I apologize that these “quick thoughts” are actually being posted after this conference has ended, but I will blame the fact that the TriTech organizers, namely Jenny Clavero, kept us busy the entire time in Boston. Attendance was similar to last year with around 230 people but it was made up of a slightly different cross-section of TriTech users with a few more EMS agencies and stronger representation from the eastern half of the US. Still, there were the stalwart VisiNet users from New Zealand and Australia half way around the globe.
True to its theme of “Fresh Ideas” and “New Perspectives”, there were talks about the future of CAD, PSAPs, and healthcare information exchanges interspersed with VisiNet product updates and current technical best practices. The opening keynote was presented by Jeff Robertson, Managing Partner at Robertson & Associates, on Wednesday morning to challenge thinking about public safety technology and the future. Jeff pointed out that the Computer-Aided-Dispatch (CAD) application is to the dispatch center (PSAP) what MS Outlook is in most businesses – the application interface that facilitates communication and organizes your work. His vision was a consolidation of functionality, similar to an Enterprise Resource Planning (ERP) system, combining the dispatch function with records management and mobile access all coordinated geographically through a map with interactive “drag and drop” capabilities. A favorite line was “passing data serially from 911 to the CAD is sooo 1980’s.” However, consolidation should not be occurring just at the software level but should continue at the very least to the pooling of resources to permit better information sharing as well as cost savings at the administration level. He noted that other nations, his example was Germany, have a small handful of coordinated Public Safety Answering Points to service the entire country. The United States is an outlier in having distinct PSAPs for each county and sometimes even separate systems by agency within that county.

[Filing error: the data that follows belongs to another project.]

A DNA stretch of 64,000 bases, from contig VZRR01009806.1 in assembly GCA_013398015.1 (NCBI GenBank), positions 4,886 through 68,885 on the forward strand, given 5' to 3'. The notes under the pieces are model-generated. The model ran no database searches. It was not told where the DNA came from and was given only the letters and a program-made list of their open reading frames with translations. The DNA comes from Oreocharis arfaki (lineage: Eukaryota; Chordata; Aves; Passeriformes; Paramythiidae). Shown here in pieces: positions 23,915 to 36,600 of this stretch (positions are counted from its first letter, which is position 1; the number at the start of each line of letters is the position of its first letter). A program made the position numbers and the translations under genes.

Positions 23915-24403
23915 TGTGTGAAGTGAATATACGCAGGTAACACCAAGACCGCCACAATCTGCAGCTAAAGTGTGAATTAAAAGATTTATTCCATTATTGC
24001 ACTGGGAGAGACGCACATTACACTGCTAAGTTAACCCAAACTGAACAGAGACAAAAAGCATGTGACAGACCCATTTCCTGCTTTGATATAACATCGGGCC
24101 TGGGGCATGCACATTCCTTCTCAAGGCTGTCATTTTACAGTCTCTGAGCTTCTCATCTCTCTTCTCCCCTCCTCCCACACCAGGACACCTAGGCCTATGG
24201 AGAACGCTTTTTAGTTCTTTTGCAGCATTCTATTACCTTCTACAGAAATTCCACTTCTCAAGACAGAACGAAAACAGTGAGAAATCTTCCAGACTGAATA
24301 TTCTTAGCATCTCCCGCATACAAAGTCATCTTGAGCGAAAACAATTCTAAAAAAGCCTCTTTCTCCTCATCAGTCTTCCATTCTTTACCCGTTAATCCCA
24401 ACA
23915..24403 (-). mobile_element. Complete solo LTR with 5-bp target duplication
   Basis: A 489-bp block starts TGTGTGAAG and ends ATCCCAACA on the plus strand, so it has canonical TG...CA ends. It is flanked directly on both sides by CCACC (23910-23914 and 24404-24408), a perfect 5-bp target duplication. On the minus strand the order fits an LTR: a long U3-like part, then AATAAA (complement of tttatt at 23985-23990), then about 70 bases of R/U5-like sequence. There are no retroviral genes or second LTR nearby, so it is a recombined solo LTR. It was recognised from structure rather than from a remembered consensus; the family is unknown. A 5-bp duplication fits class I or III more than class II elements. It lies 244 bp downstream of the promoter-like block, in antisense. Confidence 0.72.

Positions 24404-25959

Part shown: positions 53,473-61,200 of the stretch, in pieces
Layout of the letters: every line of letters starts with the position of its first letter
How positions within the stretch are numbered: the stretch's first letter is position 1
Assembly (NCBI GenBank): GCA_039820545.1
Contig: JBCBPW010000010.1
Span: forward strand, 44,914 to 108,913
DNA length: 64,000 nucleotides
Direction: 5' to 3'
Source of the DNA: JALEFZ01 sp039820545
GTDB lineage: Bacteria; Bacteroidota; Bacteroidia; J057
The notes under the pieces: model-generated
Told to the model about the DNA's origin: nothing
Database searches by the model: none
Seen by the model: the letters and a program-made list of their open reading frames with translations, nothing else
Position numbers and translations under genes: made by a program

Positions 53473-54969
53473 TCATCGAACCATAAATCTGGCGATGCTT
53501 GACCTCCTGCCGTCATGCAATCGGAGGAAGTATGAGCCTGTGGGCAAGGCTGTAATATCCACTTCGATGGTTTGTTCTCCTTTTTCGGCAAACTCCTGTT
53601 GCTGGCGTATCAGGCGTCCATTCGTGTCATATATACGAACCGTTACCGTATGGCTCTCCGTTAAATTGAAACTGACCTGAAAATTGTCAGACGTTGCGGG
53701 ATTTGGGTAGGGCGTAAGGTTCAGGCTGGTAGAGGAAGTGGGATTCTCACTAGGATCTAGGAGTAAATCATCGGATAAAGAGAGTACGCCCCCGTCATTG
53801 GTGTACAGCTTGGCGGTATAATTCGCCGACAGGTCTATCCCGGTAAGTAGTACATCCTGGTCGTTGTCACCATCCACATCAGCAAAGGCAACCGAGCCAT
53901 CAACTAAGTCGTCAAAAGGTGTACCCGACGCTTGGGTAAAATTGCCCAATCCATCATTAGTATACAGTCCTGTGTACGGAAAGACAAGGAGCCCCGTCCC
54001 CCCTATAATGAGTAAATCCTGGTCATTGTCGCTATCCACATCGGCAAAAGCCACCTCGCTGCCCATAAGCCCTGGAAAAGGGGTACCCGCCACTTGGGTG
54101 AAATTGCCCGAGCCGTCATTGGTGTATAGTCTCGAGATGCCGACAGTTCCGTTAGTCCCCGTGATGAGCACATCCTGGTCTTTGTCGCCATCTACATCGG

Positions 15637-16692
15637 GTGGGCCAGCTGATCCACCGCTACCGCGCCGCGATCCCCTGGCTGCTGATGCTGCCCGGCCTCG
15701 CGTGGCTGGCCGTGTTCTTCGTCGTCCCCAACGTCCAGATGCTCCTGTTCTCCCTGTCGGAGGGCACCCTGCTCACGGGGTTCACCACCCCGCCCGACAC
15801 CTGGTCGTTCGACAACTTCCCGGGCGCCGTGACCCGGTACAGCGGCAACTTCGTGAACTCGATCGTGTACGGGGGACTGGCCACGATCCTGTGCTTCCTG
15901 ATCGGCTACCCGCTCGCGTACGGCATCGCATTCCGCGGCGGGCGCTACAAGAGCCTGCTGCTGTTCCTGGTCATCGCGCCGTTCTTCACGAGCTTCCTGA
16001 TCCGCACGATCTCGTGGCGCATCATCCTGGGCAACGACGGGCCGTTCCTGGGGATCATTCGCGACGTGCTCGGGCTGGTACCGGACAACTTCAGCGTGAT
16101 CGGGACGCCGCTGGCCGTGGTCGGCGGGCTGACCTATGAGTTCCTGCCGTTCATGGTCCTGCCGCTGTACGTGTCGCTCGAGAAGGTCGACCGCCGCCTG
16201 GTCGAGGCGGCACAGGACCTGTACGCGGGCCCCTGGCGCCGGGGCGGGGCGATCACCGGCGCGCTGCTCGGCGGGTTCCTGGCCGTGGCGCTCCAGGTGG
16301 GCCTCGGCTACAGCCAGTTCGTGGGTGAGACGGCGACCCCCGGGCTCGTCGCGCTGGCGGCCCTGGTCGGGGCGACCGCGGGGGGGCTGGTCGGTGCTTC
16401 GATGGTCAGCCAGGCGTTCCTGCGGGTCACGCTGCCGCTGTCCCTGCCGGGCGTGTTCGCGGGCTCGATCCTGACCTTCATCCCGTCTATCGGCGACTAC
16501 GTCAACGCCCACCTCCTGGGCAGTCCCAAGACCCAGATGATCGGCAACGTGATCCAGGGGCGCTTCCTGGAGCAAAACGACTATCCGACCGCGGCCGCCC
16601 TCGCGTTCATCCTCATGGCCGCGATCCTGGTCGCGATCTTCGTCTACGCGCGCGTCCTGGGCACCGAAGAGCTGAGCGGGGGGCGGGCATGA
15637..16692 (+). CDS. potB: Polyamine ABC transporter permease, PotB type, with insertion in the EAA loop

There were hands-on labs, user groups, product updates, and vendor exhibitions filling out the afternoon. The session by Frank Gresh, CIO of EMSA, on the ecosystems for Healthcare Information Exchanges (HIE) was particularly enlightening and will hopefully lead a future blog posting here. His demonstration of SMRTNET in Oklahoma provides an example of how a national program could function to provide Field EMS with life-saving background medical data on patients in addition to helping hospital staff.
On Thursday, the day began with a keynote from Colin Lawrence of The Order of St John in Christchurch, New Zealand describing the infamous earthquakes from September 2010 to February 2011. Using GIS maps and YouTube videos, he told the story of the geology of his country and how it led to the devastating damage upwards of $7.1B (which when compared as a percentage of national GDP far outweighs the effects of either Katrina on the US or Fukushima on Japan.) While the number of calls for service increased dramatically, the communication center was able to maintain service and triage calls effectively because of ProQA from Priority Dispatch and a decision to return calls for more minor incidents after a brief period. Another lesson they learned was that by not securely mounting computer displays to desks, many were smashed as a result of a serve quake and while these computers were otherwise operational they could not be used without their screens. But after all the horrifying details, the presentation ended with a video demonstration of the traditional resilience of the New Zealand people called a “haka” and a plea for the World Rugby Cup. Normalcy is always a priority after any disaster.
Special sessions were devoted to developing topics such as social media, consolidation, and also best practices for GIS. Corporal Melinda Gutierrez of the Dallas Police Department and Chris Kummer, EMS Communications Manager for Hennepin County, shared their experiences learning their way through developing social media sites for their services and the policies regarding the use of these networks. Jim Lake discussed the differences and problems of consolidating multiple agencies into a single dispatch, Likewise TriTech GIS Analyst Karen Pankey and Adam DeMars of Columbia/Richland County shared practical tips for editing in ArcGIS and integrating it with GEO. Then VisiFest!